An Overfilled Plate of Worry & How to Ease Stress Around the Holidays


Gratitude and thankfulness are synonymous with the month of November here in the United States. Often in today’s microwave popcorn, instant gratification society, we neglect slowing down to appreciate and cherish what life has given us. As we roll into this crisp fall month here in Charleston, how can we improve our family’s lives as a whole, while simultaneously being grateful for what we have? Giving back, especially in our local community, is ideal for deepening relationships, expanding our mindset, and reminding ourselves to appreciate our life and our world. Need some inspiration and ideas? We’ve got you covered.

Why give back when life is toughest?

Especially around the holidays, stress and anxiety can reach new levels you’ve never experienced before. As a child, I always wondered why my family became easily irritated, short-tempered, and demanding at a time I expected peace, love, and joy to fill the air. Yes, I’ve always been the optimistic one.

Then I grew up. I woke up to my own little stress factory family creation.

I woke up to unmet extended family expectations, financial strains, and a poorly-timed health crisis. Why did I only make one pie? (I only had a coupon for one frozen pumpkin pie, be thankful it’s thawed!) Who knew auntie was allergic to cinnamon? (Seriously, I need to poll the family for food allergies after forty years?) What difference does it make if my cranberry sauce is homemade? (Who legitimately eats it anyway?) In a 2015 survey conducted by Healthline reported by On The Brain Harvard newsletter, 62% of those polled reported “very or somewhat” elevated stress levels around the holidays. Why would anyone add more tasks to an already overfilled plate of worry?

Wouldn’t it feel good to be less stressed?

With the holidays here, we add more items on our to-do list, we attempt multi-tasking more often, and we force ourselves to attend to minute details of family preferences, home decor, and work gatherings. Talk about putting yourself in fight-or-flight mode!  We create an environment we want to run away from when we should be basking in the gratefulness that we have so much at our fingertips.  By volunteering to help locally, gratitude and thankfulness can stay at the forefront of our thoughts. We don’t concentrate on what others don’t have, but we begin to concentrate on what we DO have, and that’s where the magic happens.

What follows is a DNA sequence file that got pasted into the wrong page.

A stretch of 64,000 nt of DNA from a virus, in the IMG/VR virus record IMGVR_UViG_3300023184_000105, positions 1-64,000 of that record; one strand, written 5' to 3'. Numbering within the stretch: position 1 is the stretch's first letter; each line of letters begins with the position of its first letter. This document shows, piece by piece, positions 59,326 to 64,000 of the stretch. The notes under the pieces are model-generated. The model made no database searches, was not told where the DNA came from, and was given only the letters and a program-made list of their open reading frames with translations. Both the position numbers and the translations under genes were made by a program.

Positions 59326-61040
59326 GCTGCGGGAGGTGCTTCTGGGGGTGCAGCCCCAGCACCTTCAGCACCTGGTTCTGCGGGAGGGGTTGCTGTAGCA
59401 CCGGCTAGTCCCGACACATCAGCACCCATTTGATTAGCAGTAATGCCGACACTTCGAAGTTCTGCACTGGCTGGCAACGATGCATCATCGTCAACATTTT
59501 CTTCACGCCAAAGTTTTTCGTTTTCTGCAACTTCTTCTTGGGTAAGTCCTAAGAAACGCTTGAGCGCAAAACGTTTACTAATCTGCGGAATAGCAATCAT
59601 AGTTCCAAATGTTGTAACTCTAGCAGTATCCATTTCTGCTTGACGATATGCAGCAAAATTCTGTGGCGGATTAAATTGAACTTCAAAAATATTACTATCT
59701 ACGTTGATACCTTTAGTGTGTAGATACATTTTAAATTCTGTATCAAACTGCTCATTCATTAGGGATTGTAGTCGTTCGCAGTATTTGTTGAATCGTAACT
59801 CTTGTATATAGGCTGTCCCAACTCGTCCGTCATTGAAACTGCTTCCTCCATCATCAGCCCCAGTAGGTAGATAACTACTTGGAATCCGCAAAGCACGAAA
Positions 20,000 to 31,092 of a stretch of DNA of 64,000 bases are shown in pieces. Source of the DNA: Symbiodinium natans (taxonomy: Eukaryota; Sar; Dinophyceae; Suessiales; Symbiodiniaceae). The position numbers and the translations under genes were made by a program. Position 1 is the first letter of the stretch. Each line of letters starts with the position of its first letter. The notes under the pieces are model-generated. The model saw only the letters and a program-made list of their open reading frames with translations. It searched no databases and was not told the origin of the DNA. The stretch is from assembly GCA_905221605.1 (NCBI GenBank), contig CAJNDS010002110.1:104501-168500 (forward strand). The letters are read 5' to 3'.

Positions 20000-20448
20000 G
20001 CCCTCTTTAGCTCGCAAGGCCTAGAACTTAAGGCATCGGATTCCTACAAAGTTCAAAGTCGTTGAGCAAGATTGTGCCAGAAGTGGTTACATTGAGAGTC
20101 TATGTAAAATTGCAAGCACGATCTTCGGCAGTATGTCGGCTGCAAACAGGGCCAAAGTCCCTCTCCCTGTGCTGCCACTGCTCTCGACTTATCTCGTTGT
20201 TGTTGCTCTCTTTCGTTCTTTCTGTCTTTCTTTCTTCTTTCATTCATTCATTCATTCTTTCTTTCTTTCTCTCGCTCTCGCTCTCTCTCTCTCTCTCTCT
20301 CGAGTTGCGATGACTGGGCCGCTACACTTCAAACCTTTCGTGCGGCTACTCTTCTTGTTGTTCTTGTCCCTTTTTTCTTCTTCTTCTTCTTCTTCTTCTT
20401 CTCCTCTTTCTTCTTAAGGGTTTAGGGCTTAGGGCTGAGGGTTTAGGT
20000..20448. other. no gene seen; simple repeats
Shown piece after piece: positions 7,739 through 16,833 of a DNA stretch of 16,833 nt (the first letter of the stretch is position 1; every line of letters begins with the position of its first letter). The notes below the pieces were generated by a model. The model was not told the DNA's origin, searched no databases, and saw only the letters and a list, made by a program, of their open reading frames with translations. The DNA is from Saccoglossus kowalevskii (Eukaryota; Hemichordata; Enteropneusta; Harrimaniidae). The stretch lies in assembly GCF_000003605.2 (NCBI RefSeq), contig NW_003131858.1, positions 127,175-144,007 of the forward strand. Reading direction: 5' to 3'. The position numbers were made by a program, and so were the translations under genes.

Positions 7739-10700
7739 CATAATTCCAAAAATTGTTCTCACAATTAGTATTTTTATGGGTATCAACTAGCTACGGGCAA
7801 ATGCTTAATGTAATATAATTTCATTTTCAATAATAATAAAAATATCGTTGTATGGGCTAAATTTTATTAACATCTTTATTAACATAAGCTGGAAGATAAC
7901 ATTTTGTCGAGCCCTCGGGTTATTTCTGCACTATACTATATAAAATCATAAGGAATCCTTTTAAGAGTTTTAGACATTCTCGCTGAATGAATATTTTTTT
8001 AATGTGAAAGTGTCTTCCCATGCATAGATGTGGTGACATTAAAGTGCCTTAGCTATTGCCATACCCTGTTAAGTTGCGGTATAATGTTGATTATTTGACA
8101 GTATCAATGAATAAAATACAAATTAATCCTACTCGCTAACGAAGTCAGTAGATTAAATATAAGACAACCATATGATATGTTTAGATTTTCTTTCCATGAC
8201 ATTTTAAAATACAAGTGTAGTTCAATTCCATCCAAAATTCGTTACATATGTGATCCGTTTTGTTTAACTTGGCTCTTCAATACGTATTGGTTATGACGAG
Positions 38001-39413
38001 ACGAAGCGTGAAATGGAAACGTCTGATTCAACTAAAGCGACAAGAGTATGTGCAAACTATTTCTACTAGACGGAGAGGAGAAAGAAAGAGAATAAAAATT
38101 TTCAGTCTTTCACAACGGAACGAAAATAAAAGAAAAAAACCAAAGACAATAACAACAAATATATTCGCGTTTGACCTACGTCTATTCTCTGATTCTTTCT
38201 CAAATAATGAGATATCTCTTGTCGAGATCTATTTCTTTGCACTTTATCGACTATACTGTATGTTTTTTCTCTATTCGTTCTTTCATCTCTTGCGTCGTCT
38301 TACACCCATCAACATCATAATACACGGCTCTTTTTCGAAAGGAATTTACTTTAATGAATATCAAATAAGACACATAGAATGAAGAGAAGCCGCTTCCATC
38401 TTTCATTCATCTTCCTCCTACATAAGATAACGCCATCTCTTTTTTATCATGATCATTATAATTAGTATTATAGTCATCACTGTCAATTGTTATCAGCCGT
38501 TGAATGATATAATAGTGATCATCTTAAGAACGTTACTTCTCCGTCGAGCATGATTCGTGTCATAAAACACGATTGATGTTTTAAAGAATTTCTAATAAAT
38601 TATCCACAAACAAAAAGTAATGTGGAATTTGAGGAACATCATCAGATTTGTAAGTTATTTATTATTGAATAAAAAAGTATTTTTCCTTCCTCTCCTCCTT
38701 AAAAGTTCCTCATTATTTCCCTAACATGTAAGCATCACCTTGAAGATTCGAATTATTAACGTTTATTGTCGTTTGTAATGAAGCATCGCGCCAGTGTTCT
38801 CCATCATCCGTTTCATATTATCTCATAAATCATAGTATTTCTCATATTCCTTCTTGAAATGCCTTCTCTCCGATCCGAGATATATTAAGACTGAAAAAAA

Just by sending warm, friendly holiday cards or volunteering at local events, we improve our brain function, produce happy hormones, and decrease anxiety and stress. The area of our brain that controls planning, decision-making, and focus becomes overloaded around the holidays.  Volunteering to assist others brings an almost immediate reversal of those characteristics.  Expressing gratitude through actions, words, and thoughts creates dopamine which boosts our happiness and satisfaction. Can you imagine including your kids in this mix? Setting an example for them now is a great way to mold them into productive, thankful members of society for the future. I’ve known families throughout the years who have started traditions such as this, and these traditions create lifelong memories and values that carry on through generations.  

How can we initiate gratitude in our families?

My ideas are by no means complete, so please comment with ideas you have, or even traditions your families already participate in! We love our community, and many times we want to reach out but don’t know where to start.

Here are a few ideas:

What are ways your family could focus on gratitude this year? How can you give your time and talent? Who would you love to see blessed and beyond happy this holiday season? In the past when I’ve volunteered at churches, food banks, and local organizations, my heart is filled with peace. I sleep better, I stress less, and I love more. I am thankful for what I have, and my worries fade quickly. Let’s slow down and appreciate what our gorgeous life and caring community has to offer.

Stress less, love more.